DETAILED DESCRIPTION OF THE PREFERRED EMBODIMENTS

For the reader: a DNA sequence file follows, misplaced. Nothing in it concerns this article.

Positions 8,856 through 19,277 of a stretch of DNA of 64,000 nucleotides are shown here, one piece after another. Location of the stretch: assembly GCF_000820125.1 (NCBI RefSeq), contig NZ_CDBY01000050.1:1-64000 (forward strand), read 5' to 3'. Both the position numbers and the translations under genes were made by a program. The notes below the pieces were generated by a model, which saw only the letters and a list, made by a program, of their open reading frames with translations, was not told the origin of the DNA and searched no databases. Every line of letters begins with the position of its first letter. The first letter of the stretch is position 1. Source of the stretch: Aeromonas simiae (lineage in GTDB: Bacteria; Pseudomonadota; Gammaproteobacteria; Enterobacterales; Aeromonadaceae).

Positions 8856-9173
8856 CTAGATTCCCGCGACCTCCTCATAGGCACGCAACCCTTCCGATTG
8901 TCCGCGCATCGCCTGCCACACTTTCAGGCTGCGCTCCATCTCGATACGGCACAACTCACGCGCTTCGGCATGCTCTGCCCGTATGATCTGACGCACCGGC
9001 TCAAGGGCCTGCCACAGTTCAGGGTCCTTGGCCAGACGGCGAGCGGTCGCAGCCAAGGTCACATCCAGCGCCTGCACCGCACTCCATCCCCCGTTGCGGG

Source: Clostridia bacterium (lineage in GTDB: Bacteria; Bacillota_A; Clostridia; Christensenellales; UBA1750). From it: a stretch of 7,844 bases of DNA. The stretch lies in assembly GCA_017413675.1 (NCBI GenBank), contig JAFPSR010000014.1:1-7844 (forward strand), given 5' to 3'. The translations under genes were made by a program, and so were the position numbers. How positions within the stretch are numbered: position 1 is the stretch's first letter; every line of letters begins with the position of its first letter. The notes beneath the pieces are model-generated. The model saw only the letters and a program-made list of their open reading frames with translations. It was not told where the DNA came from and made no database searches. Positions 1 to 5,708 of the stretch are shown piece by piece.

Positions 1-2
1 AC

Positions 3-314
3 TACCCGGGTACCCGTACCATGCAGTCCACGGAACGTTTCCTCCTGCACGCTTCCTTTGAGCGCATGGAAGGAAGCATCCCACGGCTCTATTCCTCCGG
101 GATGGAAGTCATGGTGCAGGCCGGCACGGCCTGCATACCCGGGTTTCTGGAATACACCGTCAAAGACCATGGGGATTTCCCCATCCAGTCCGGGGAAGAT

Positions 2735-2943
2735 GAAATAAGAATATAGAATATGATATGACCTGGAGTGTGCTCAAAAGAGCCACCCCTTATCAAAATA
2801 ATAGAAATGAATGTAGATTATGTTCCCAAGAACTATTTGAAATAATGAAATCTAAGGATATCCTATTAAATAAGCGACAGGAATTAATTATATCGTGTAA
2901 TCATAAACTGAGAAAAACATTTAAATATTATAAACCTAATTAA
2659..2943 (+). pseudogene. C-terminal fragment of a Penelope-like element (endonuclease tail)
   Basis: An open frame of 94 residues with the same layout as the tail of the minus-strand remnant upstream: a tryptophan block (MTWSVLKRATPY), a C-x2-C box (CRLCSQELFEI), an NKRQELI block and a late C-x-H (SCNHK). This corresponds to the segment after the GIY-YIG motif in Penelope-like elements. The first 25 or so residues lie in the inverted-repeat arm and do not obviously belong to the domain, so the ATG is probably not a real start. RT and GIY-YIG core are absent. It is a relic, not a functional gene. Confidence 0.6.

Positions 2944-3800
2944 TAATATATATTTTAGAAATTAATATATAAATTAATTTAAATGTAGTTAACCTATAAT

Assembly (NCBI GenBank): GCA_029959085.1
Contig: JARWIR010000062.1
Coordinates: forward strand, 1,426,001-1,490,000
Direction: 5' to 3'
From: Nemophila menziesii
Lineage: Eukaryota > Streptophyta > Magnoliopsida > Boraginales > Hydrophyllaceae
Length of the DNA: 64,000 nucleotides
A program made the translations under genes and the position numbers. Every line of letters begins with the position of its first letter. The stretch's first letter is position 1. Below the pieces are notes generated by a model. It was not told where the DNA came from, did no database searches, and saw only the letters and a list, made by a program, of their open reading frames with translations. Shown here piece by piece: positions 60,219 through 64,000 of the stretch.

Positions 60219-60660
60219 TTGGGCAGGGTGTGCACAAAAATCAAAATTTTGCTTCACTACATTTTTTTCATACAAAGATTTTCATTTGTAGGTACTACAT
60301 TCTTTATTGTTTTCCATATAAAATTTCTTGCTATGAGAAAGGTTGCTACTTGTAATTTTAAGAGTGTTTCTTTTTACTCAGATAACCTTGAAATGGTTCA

FIG. 4 is a schematic sectional view of an atmospheric CVD apparatus in accordance with an embodiment of this invention, and FIG. 5 a sectional view showing part of the device shown in FIG. 4. The device shown includes a gas supply head 1 and a stage 3 arranged over the gas supply head 1, a semiconductor wafer 2 being retained on the bottom surface of the stage 3 by means of a vacuum or an electrostatic chuck (not shown). Incorporated in the inside of the stage 3 is a heating means, such as a resistance heater 4, by means of which the semiconductor wafer 2 is heated. The diameter of the gas supply head 1 is several millimeters larger than that of the stage 3. The device further includes an exhaust chamber 10 which has the function of discharging the reaction gases and reaction products in the gas phase from the device through an exhaust outlet 11 as well as the function of guiding the vertically slidable gas supply head 1. Provided between the exhaust chamber 10 and the gas supply head 1 and between the exhaust chamber 10 and a plate-like member 19 (described below) are O-rings 20 and 21, respectively, which serve as airtight seals to prevent the reaction gases, etc., from escaping through sections other than the exhaust outlet 11. The reaction gases which consist of SiH4 gas 5 and O2 gas 6 are respectively mixed with a carrier gas and are supplied to the inside of the gas supply head 1 through reaction gas supply ports 21A and 21B. They are not mixed with each other within the gas supply head 1. Instead, they are separately blown through SiH4 gas holes 7 and O2 gas holes 8 toward the surface of the semiconductor wafer 2. The stage 3 which retains a semiconductor wafer 2 is connected through heat insulating rods 17 to a turning axis member 16 and fixed thereto with a gap of about 20 mm between wafer 2 and member 16. This turning axis member 16 is connected to the axle 15a of a turning motor 15. The stage 3 can be rotated by the turning axis body 16 through a bearing 16a. The turning motor 15 is fixed to plate-like members 18 and 19 by means of clamp screws (not shown), the members 18 and 19 being fixed to the exhaust chamber 10 by means of clamp screws (not shown). The member 18 is mounted on a vertically movable reciprocating cylinder (not shown), and is operated in the vertical direction when attaching or detaching the semiconductor wafer 2 to or from the stage 3. Provided in the side section of the member 19 is a supply port 22 for an inactive gas, such as N2 and Ar. The inactive gas is supplied through this supply port 22 under a pressure slightly higher than that of the reaction gas, thereby preventing the reaction gas and the reaction products from flowing into the gap between the stage 3 and the exhaust chamber 10.